Epiphany 6A: The Reordered Way

crossing-the-roadOLD TESTAMENT:  Deuteronomy 30: 15-20

Read the passage from Deuteronomy

Brought out of the land of Egypt, the Israelites are now given a depiction of what they should become—a people of obedience to the law and devotion to God.  This is their very life.  They are told to love God or perish.  If they devote themselves to God and to becoming the people that God called them to be, they will be blessed.  But this is not to be taken legalistically.  Rather, the people are being called into relationship with God, into the relationship that nourishes and feeds and gives them life.

The truth is, they have already been released from slavery, have already been redeemed from perishing.  Egypt means captivity; devotion to God means freedom.  It is a call to not yield to fear, to not cower into the past but rather to go toward God, to go into the future with devotion and obedience.  This reading is a sort of weaving together of the past and the present.  The past is part of them but it is not all there is.  God waits to take them to freedom.

And now they hear this call to renewal, a call to be who God calls them to be.  Think of them standing at the threshold of new life, ready to go on.  But first they must hear who they are.  It is not a promise of prosperity if one follows God, such as we often hear today; rather, it is a promise of life.

For us, too, obedience, going toward God, represents life.  When faith falters, self-centeredness takes over, fear and insecurities move in, and we forget exactly who we are and who we’re called to be.  Life is about choices.  Choices bring dignity to life.  God gave us the wonderful gift of free will, the gift of the power to choose.  (In fact, in giving us that, God gives us a small piece of the very Godself.  God gives up a part of God for us.)  But our choices affect us and they affect the world.  Some bring blessings; some do not.  Blessings are not rewards for a choice well-chosen; they are, rather, life-giving consequences of living and being the way were are created to live and be.

The Book of Deuteronomy is not merely a simplistic guide to health and well-being.  It is not merely rules.  That would be entirely too simple.  And this passage is not meant as a threat.  It is instead a way of teaching or instructing.  Some see it as a sort of summary of the entire Torah itself.  It is God’s love pleading with us to return.  These are not just demands, but something to which one can listen to guide him or her home.  It is the way to justice and righteousness, to the life that God has always envisioned we would have.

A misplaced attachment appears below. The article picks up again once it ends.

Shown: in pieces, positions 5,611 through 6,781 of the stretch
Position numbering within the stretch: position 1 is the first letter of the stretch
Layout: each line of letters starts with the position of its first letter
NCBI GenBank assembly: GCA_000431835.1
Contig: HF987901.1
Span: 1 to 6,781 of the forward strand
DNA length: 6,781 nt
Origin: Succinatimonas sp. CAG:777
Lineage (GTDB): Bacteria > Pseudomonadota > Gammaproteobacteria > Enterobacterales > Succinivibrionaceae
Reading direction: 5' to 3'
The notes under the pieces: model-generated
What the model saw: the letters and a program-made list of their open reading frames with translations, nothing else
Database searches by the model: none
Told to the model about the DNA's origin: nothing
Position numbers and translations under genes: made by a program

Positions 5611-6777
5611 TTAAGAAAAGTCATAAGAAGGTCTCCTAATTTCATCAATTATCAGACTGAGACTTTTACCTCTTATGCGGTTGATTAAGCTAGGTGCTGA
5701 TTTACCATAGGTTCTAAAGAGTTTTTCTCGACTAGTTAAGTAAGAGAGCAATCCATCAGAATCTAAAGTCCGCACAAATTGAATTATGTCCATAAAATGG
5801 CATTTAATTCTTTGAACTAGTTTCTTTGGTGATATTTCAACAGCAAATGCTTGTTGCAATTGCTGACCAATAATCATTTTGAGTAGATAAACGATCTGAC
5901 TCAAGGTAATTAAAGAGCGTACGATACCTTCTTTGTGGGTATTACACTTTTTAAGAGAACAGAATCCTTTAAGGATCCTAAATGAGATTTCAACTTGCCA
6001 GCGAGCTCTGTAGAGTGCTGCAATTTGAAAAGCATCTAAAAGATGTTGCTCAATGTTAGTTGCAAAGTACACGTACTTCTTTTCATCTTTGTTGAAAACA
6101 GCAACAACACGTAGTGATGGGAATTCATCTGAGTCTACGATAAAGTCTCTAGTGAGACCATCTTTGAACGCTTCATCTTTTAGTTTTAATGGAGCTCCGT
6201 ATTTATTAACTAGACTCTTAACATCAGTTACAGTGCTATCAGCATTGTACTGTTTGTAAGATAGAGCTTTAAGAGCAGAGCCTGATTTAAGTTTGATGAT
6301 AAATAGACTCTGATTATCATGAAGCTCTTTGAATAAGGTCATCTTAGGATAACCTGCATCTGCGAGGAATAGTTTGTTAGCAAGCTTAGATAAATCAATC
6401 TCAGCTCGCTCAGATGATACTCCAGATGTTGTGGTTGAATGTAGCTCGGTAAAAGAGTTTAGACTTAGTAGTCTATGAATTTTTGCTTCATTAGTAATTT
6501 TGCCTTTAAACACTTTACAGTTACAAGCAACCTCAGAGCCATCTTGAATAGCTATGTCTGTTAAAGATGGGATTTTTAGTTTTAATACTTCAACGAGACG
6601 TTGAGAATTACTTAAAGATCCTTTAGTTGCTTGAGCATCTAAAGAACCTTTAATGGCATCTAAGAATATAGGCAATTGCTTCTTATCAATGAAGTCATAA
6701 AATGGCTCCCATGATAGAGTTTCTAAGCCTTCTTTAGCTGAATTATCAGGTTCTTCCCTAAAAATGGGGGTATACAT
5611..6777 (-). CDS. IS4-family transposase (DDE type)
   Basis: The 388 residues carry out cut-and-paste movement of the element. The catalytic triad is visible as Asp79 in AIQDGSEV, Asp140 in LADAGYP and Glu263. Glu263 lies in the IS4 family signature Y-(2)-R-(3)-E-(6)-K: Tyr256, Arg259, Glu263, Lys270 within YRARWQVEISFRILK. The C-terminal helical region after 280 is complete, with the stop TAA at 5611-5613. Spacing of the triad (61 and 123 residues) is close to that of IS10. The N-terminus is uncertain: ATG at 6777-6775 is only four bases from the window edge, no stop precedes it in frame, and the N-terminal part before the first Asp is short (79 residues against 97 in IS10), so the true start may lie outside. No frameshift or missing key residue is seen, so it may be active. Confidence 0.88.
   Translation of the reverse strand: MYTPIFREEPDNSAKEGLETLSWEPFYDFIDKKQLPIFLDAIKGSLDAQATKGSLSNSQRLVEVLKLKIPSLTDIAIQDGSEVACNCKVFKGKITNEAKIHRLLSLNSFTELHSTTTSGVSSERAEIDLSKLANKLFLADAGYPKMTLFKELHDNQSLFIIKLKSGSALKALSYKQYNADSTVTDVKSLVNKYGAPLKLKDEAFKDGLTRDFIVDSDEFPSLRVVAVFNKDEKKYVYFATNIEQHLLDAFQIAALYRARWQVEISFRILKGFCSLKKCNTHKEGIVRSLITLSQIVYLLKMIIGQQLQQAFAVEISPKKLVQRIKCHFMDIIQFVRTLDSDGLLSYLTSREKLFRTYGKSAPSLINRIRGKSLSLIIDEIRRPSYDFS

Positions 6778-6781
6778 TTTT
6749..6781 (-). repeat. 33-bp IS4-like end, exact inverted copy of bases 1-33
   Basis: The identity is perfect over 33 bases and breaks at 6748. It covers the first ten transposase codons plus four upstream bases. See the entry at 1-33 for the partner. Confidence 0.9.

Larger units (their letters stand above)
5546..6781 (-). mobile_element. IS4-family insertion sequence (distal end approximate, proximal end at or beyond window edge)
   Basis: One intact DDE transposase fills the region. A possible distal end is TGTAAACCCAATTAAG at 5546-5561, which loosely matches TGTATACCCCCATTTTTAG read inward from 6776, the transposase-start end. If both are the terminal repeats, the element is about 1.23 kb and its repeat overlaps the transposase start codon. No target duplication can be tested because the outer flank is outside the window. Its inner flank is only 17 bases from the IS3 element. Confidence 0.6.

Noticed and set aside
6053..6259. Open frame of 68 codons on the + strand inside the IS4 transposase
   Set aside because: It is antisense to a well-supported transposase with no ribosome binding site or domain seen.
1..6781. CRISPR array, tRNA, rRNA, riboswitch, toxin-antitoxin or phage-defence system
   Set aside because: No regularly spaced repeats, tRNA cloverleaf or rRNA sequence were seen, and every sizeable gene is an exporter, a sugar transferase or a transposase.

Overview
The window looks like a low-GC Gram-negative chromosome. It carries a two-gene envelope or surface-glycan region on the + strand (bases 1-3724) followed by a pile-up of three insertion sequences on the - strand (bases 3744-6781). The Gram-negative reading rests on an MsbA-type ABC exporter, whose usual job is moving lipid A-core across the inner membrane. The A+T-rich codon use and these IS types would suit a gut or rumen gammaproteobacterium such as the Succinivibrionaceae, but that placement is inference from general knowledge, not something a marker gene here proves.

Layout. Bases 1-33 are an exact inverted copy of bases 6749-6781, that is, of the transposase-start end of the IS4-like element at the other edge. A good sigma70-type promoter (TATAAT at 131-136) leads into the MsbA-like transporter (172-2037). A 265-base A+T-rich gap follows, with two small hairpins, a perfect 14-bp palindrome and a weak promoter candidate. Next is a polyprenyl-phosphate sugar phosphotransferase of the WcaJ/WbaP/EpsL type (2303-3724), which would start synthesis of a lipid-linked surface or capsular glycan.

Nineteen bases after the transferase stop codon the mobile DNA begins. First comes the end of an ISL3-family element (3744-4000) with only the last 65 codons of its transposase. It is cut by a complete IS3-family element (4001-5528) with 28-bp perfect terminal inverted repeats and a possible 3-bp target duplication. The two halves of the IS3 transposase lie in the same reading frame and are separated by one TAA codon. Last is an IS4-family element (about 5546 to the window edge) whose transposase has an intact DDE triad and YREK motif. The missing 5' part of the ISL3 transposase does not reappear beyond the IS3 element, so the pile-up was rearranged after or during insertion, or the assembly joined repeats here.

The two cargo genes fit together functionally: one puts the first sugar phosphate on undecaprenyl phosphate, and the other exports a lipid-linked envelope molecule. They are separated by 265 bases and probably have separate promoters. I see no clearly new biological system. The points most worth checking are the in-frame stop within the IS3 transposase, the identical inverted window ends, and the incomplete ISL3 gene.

1. What does this passage mean for you?
  2. What is difficult about it?
  3. What changes if we read it legalistically as opposed to life-giving?

 

 

NEW TESTAMENT:  1 Corinthians 3: 1-9

Read the passage from 1 Corinthians

Again, Paul’s letter is in conflict with the culture and society to which the Corinthians are accustomed.  Their loyalties are misplaced and because of that, disunity has set in.  There are those that have led them and, it seemed, have nurtured them.  They probably feel that they owe them something—at least some level of devotion and loyalty, if nothing else.

Paul doesn’t seem to be necessarily warning against false prophets or ineffective leaders here but rather displaced loyalty.  One human cannot “belong” to another (hence the misuse of the Scriptures about slavery 150 years ago).  Rather, we all belong to God.  It is God to whom our loyalty should be given.  And realizing this will unify us with one common purpose.

Paul sees this as true maturity.  And as long as these people don’t get that, they are mere infants, still needing basic instructions in the ways of God.  They see themselves as a spiritual and righteous people following devoted leaders.  But they have a long way to go.  For Paul, righteousness and spirituality comes with being “in Christ”.  Differing leaders, then, should not be in competition, but should be co-workers with God.  In other words, their ministries should be complimentary, not competitive.  For Paul, these divisions are doing nothing for spiritual growth and are, in fact, pulling the people away from what is right and good, away from their unity in Christ.

Perhaps, then, this is a call for us to take a good hard look at our leaders and the way we live as Christians in this world.  Divisions?  Quarreling?  Jealousy?  They are all indeed rampant in our world.  But Paul claims that if we see ourselves as one in Christ, all of these divisions, all of these misunderstandings would fall away, our divisions would be healed.  The question is “to whom do you belong?”